Vaccination remains the strongest defense against COVID-19. For more information about where you can schedule a vaccine,
be tested for COVID-19 or learn more about the virus, visit
Hockey is one of the fastest, toughest games there is and that’s why we love it. But there’s more to it than just slapshots and body checks. Join Blues team physicians from Barnes-Jewish Hospital and Washington University Orthopedics and their colleagues as we go behind the scenes and learn the science of what goes into keeping the Blues at the top of their game and safe. From the brain, to the heart, to all the muscles, joints and ligaments you’ll get a first-hand take on the science of St. Louis Blues hockey from those who know.
Q: What's the gnarliest injury you've ever treated?
Q: What kind of injury are you most concerned about during a game?
When a player gets hurt on the ice and goes behind the bench, find out what happens in the tunnel.
Q: How do you decide if a player can return to the ice if you suspect they have a concussion?
Q: We know there are doctors on site in case of medical emergency. Where are they in the arena?
Q: How do the doctors feel when they see someone they treat get back into the game?
Q: What was the most surprising thing you learned after becoming a team doctor for the St. Louis Blues?
Q: As a team physician, what is a doctor's main role in keeping our Blues players in top shape?
Q: What does it take to be a St. Louis Blues Team Physician?
As we all know hockey is a fast game and the forces generated put a lot of stress on all parts of the body. What does that mean for the players’ joints and ligaments? Team physicians, Drs. Matthew Matava and Matthew Smith discuss injuries they see in our Blues and what they do about them. From shoulder separations to MCL tears they’ve seen it all and share their knowledge with you.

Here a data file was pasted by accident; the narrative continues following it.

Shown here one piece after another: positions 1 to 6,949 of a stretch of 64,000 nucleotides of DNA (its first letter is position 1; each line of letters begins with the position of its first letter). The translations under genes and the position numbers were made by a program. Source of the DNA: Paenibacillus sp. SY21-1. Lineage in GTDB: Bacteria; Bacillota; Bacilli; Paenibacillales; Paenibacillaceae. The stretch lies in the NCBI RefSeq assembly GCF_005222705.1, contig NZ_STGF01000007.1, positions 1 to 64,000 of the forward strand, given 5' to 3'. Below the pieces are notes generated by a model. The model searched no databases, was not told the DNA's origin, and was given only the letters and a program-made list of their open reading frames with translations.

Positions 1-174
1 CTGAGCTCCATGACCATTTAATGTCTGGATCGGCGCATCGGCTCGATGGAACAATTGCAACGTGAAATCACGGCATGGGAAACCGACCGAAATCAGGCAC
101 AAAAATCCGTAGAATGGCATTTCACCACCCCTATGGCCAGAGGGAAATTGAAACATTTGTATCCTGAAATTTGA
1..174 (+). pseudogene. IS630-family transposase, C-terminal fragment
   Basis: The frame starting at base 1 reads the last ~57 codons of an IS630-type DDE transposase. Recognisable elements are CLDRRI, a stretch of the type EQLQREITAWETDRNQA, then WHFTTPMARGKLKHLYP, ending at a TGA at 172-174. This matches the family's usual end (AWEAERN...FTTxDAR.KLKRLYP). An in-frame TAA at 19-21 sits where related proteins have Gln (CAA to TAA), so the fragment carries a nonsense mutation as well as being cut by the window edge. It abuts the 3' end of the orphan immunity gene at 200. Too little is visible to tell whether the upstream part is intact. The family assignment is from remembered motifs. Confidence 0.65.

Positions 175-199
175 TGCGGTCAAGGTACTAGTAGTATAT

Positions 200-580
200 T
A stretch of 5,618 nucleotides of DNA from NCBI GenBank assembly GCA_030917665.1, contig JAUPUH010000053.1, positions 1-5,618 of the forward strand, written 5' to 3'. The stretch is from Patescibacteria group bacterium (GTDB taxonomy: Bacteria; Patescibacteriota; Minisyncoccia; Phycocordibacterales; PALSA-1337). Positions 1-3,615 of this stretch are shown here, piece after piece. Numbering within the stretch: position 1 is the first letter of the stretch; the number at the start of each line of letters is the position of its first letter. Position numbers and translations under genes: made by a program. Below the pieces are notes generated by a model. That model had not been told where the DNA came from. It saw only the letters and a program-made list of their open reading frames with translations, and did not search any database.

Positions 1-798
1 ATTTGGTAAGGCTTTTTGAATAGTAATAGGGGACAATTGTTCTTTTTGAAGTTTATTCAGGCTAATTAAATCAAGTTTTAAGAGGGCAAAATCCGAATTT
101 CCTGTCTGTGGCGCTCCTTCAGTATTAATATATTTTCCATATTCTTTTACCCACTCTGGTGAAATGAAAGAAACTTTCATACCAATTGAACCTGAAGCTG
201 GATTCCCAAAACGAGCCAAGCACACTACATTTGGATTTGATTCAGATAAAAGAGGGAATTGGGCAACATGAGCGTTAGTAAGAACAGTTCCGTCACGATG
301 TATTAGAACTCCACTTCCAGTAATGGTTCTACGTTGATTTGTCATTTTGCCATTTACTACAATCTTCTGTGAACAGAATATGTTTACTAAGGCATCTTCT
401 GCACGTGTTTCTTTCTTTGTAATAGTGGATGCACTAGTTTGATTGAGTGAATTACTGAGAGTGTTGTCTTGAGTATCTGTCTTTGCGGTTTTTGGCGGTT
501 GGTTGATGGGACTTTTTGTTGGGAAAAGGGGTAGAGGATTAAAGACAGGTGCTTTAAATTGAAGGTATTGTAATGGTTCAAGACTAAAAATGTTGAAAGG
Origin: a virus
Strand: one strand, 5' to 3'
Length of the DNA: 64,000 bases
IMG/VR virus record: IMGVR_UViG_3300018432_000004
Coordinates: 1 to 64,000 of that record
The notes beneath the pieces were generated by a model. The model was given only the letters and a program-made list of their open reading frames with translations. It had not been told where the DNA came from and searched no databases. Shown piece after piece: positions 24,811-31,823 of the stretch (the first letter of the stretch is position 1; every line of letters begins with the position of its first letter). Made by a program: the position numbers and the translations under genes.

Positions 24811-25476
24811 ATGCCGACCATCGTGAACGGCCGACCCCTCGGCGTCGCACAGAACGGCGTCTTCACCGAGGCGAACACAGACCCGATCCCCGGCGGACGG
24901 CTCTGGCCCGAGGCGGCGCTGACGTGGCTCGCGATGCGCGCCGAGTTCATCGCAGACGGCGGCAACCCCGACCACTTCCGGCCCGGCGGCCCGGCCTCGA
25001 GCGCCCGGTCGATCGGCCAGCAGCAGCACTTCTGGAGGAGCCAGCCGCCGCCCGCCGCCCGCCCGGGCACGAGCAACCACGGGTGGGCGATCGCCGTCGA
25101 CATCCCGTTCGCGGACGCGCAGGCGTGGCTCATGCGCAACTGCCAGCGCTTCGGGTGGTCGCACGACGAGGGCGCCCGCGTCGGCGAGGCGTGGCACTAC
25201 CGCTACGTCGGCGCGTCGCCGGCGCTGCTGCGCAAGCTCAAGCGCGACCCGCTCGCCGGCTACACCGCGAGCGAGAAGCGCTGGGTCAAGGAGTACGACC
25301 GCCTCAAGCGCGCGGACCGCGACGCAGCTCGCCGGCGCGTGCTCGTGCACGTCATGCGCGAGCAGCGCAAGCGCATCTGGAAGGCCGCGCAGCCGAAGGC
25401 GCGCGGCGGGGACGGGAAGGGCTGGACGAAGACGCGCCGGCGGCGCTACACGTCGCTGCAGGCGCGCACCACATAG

A goalie defends his goal from shots of every speed and direction. Have you ever wondered how he’s able to do that? It’s more than just being quick. We go inside the goalie’s brain with Barnes-Jewish and Washington University neurologist Arun Varadhachary, MD and see that training and something that’s genetically conserved in all of us are what makes it possible.
Seeing a player wind up for a slapshot and let if fly is an exciting part of the game. But what’s it like to be on the receiving end of a flying frozen projectile? Team physician, Matthew Smith, MD, walks us through how much force a puck can generate and all the injuries from a simple laceration to possible breathing issues and surgery.
It’s obvious just by watching hockey that protective equipment is an important part of the game. Helmets, shoulder pads and shin guards play an important part in keeping our Blues safe, but have you stopped to think about how some of these devices have come to be? Team physicians, Drs. Matthew Matava and Matthew Smith discuss some of the hidden dangers of hockey that we don’t always think about and how protective equipment has evolved.
The boards are an iconic part of hockey. We all love to see the opposing team slammed into them and we bang on them to support the Blues. They’re there to protect us from the dangers of the game, but are they dangerous themselves? Barnes-Jewish and Washington University orthopedic surgeons and team physicians, Matthew Matava, MD, and Matthew Smith, MD, discuss how the boards are protection for the fans, the point of injuries and what has been done to reduce their risk.
Our Blues spend hours practicing, working out and doing everything they can to be at the top of their game. The medical staff does the same. But how do they prepare and what goes on behind the scenes to ensure our players are safe. Team physicians, Drs. Matthew Matava and Matthew Smith share what it takes to be medically ready when something goes wrong all without any of us knowing about it.
We all know our Blues spend a lot of time working out and practicing, but did you know there’s more to it than just time and effort. There is a science behind how they prepare involving a deep understanding of physics, anatomy and physiology to reach peak performance. Strength and conditioning coach, Eric Renaghan joins team physician, Dr. Matthew Smith to explain how understanding the science of movement and constant data collection influences the players’ abilities to stay healthy and injury free.